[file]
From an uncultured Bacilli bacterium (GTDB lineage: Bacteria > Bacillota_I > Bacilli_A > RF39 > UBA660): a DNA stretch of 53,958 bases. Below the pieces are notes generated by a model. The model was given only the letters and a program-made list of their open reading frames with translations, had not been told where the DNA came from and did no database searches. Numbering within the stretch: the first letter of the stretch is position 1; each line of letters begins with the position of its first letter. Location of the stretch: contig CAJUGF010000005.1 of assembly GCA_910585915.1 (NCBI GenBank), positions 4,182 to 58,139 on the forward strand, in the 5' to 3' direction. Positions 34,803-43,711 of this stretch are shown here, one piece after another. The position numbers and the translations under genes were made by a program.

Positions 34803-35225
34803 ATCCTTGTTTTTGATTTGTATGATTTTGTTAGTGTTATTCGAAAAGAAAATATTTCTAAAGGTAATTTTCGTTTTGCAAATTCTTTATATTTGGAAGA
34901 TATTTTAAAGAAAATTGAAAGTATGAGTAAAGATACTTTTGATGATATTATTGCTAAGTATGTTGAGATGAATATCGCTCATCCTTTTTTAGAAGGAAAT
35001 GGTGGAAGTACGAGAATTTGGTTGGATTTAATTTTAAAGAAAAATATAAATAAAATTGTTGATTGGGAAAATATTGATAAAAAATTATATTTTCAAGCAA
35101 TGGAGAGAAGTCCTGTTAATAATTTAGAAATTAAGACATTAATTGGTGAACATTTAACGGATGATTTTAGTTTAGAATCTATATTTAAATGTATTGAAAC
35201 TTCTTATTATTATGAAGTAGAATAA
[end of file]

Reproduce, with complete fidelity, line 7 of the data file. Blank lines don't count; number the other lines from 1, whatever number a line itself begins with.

35201 TTCTTATTATTATGAAGTAGAATAA